Jason Forrest of the Forrest Performance Group defines “running toward the roar” as those moments in life when you face your greatest challenges “to realize what was crucial in your courage and fatal in your fear.” His Run Toward the Roar series in FWinc. magazine features entrepreneurs who have overcome obstacles and inspire others by using their challenges as a catalyst for growth and change. Jason interviewed Sunny Vanderbeck, managing partner of Satori Capital, on the topic of conscious capitalism for the July 2016 issue.
Profit is what you create, not what you take.
In college, Sunny Vanderbeck was a world away from the disciplined Army Ranger he would become. He was 20 pounds overweight, smoking two packs of cigarettes a day, and just plain unhappy. It was time for something completely different. He quit school, enlisted in the U.S. Army, and served as a Ranger for four years. As Sunny describes it, “Apparently, I jumped in the very, very deep end of the pool.”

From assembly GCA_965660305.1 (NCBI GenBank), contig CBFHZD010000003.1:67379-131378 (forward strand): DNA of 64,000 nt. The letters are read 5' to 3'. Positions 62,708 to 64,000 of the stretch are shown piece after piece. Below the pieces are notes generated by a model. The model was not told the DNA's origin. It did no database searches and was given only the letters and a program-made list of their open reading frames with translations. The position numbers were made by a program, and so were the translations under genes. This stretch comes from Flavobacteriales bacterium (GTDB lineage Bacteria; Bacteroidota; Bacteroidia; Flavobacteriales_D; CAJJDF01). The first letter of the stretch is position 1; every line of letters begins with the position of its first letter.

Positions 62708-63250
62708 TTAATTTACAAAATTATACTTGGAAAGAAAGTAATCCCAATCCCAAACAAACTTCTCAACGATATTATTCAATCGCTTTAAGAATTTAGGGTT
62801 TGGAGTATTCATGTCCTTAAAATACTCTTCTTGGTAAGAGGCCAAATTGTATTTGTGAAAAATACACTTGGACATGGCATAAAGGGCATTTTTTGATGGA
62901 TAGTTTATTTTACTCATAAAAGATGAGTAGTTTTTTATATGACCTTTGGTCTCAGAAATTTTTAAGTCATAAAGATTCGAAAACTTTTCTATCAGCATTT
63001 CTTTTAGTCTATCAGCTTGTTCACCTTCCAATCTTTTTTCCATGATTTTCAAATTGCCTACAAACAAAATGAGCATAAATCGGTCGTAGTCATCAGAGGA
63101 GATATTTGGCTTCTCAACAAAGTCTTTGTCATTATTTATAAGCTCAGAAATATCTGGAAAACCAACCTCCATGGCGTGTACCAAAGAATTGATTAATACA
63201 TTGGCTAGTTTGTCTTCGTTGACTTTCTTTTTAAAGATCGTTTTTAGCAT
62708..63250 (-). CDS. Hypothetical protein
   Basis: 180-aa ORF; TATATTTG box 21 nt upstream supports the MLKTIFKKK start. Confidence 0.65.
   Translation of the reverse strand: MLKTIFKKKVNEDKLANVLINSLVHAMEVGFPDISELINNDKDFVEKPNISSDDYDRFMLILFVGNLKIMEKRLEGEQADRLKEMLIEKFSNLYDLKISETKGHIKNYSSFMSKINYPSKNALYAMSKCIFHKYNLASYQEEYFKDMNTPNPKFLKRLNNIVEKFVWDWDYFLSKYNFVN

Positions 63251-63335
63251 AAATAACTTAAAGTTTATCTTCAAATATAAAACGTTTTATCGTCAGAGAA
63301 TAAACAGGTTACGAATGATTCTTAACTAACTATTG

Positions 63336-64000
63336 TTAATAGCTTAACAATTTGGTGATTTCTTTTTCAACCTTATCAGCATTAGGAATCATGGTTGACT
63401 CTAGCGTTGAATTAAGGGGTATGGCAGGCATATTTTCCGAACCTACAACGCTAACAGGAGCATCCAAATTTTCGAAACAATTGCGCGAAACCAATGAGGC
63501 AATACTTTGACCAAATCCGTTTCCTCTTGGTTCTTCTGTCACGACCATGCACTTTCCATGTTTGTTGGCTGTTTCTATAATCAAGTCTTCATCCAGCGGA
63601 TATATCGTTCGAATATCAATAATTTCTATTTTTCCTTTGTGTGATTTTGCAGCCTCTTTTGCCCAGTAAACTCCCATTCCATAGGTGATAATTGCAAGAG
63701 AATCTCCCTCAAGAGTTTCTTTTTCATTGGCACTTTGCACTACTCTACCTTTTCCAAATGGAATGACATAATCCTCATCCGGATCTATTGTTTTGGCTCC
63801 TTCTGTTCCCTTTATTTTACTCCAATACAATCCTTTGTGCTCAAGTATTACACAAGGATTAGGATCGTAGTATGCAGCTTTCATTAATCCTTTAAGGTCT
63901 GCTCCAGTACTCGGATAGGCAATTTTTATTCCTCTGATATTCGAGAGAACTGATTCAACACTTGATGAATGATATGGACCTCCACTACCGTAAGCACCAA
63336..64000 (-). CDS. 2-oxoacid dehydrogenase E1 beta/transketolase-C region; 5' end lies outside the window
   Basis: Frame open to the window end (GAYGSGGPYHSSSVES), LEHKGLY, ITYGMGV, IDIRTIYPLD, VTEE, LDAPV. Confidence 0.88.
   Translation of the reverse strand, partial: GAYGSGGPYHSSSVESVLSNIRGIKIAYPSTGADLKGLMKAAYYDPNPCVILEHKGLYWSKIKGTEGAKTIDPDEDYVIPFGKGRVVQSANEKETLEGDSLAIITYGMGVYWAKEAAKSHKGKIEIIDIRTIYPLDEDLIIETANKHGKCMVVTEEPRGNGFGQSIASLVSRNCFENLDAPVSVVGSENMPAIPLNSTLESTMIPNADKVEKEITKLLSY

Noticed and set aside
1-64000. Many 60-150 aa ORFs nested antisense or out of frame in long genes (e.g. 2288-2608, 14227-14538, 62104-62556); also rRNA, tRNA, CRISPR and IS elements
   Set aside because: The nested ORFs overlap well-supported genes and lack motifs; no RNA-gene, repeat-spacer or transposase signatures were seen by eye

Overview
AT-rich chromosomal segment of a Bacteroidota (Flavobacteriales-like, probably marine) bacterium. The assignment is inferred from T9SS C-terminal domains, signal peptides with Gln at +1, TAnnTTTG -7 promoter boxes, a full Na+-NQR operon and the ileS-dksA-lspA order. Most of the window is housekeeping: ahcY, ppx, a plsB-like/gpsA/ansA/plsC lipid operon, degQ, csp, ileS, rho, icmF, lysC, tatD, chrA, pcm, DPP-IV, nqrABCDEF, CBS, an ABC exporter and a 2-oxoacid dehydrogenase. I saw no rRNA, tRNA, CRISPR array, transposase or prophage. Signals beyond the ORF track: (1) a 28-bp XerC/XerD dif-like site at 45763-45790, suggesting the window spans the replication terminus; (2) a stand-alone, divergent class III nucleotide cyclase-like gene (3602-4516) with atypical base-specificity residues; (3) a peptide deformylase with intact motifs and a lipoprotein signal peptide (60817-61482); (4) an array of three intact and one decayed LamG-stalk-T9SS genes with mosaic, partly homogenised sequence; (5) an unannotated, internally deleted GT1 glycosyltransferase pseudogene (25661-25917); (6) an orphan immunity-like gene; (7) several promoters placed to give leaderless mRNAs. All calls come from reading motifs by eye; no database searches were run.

Sunny’s low-key description of what was anything but a low-key experience feels like the essence of who he is: refreshingly understated, seemingly unflappable, quietly confident. And, courtesy of the Army, persistent. He says the experience taught him that “the difference between a good outcome and an extraordinary outcome is that moment when you want to quit, and you just don’t quit.” I think of such moments as “run toward the roar” opportunities. They are the times when we feel we have the most to lose, but actually have the most to gain. The idea comes from big male lions—whose role is to provoke fear with their intimidating teeth and deafening roars. What the hunted don’t know is that the real danger lies with the smaller, quieter lionesses. In the animal kingdom, the lion’s roar sends prey scattering away from the startling noise—right into the path of the waiting lionesses, the true hunters. If gazelles knew to run toward the frightening sound, they would have a better chance of survival. The roar doesn’t represent the real danger.